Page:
Navigating Charitable Giving

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John Maddison
August 3, 2021
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Some of the most rewarding conversations I have with my clients surround the idea of philanthropy and how to make the biggest impact with their dollars. Perhaps in response to the coronavirus pandemic, the frequency that this topic is mentioned in meetings has certainly increased. There are many incredible ways to give to charity, though by virtue of our focus on entrepreneur clients, we tend to have more conversations around the use of charitable vehicles such as Donor Advised Funds (DAFs) and Private Foundations (PFs).

We are strong proponents of the use of charitable vehicles such as DAFs and PFs for several reasons. Generally, contributions to charitable vehicles are timed around the sale of a business, significant liquidity event, or an unusually large tax liability. Donors receive a charitable deduction in the year of the gift yet can spread out support to their favored philanthropies over many years. They also provide an effective method for teaching children the importance of being philanthropically active and passing along important family values. Most charities are unable to accept gifts of complex assets like private company stock or real estate and would-be donors must turn to DAFs and PFs hold these assets prior to sale. We also encourage clients with concentrated or low tax basis stock positions to consider using these assets to fund a charitable vehicle to permanently avoid paying capital gains tax on what is contributed.

Large gifts to charitable vehicles are not for everyone, however. The gifts are irrevocable and there is no way to pull back funds if they are needed in the future, which is why we typically encourage only families and individuals with a history of giving or an articulated desire to be charitably active in the future to make them.

Once someone has determined that a charitable vehicle makes sense, the first question posed to us is, “Which one? A Donor Advised Fund or Private Foundation?” My default choice is usually a Donor Advised Fund for numerous reasons, though there are several important distinctions between the two that can tip the scales to a private foundation depending on the donor’s priorities.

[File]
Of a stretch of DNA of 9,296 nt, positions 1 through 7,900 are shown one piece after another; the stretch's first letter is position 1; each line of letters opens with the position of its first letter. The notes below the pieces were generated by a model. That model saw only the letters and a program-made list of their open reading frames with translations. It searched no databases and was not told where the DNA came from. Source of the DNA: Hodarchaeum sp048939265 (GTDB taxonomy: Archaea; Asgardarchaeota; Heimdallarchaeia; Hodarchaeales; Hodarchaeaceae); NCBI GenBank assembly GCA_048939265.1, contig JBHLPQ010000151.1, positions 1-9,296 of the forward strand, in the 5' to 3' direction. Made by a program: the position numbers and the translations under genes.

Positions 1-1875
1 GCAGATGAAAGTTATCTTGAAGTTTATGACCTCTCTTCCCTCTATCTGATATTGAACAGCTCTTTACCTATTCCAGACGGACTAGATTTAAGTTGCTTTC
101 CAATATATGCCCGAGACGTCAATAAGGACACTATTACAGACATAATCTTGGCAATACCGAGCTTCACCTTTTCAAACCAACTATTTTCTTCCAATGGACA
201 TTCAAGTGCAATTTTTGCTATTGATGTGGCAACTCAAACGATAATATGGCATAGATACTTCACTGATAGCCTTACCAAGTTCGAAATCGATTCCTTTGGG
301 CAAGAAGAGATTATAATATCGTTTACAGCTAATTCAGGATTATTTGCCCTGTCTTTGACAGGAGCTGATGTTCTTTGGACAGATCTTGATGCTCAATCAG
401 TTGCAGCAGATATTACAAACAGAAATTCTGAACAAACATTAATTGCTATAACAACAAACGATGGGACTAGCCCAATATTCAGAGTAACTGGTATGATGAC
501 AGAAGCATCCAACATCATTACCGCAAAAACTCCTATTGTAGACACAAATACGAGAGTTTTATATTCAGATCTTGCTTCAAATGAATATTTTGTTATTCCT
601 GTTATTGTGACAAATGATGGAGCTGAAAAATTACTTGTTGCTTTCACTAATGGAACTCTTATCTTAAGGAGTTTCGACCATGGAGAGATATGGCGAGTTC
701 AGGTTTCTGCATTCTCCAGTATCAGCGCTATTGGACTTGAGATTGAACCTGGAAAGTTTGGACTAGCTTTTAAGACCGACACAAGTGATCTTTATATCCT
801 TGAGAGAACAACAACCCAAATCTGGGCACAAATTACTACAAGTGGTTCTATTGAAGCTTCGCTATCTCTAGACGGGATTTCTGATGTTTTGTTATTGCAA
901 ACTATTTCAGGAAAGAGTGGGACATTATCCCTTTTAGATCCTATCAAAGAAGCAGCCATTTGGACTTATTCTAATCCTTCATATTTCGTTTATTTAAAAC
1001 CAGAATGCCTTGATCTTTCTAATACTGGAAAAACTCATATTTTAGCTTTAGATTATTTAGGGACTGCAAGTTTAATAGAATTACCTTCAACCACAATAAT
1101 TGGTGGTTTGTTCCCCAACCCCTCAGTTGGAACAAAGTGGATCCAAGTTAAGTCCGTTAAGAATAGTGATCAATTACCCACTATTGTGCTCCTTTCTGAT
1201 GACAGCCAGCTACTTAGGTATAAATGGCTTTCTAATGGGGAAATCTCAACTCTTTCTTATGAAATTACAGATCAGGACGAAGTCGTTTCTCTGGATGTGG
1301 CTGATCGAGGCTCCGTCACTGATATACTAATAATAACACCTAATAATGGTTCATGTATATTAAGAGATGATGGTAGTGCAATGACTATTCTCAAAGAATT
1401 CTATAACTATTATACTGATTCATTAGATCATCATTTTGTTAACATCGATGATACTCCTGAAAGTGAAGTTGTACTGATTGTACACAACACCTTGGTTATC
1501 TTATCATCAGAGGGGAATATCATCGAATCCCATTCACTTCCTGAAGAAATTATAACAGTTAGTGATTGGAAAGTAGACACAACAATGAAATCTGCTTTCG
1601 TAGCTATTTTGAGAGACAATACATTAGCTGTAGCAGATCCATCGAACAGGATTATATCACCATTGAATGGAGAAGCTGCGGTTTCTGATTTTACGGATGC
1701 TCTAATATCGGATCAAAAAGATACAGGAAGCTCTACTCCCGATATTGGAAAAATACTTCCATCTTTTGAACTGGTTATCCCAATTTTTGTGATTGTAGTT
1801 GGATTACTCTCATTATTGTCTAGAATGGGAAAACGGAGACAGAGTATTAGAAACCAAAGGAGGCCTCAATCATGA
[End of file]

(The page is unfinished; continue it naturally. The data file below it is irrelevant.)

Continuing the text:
Donor Advised Fund

A Donor Advised Fund may be most appropriate for anyone prioritizing a desire to:

  • Donate a complex asset, like private stock prior to the sale of their company;
  • Maintain flexibility to remain anonymous with their giving;
  • Open and fund a vehicle quickly, often because they learn of the tax benefits for doing so late in the sale process of their company; or
  • Start with a smaller amount. While some DAFs can be opened with as little as $5,000, the cost and administrative burden to create a private foundation means that initial funding makes most sense at levels exceeding $1 million.

Private Foundation

A Private Foundation may be most appropriate for anyone prioritizing a desire to:

  • Make more creative gifts beyond public charities. Foundations are eligible to make hardship grants to individuals, provide scholarships, give to a larger number of international organizations, and make program-related investments such as low-interest loans to needy students or small businesses owned by economically disadvantaged groups;
  • Maintain greater control, with full discretion over grant-making and investment options;
  • Hire staff, frequently family, to manage the entity; or
  • Create a family legacy that can last beyond many generations.

Despite the differences between these two charitable vehicles, there is no one-size-fits-all approach to philanthropic support and many charitable families utilize DAFs in conjunction with their foundations in order to benefit from both structures.

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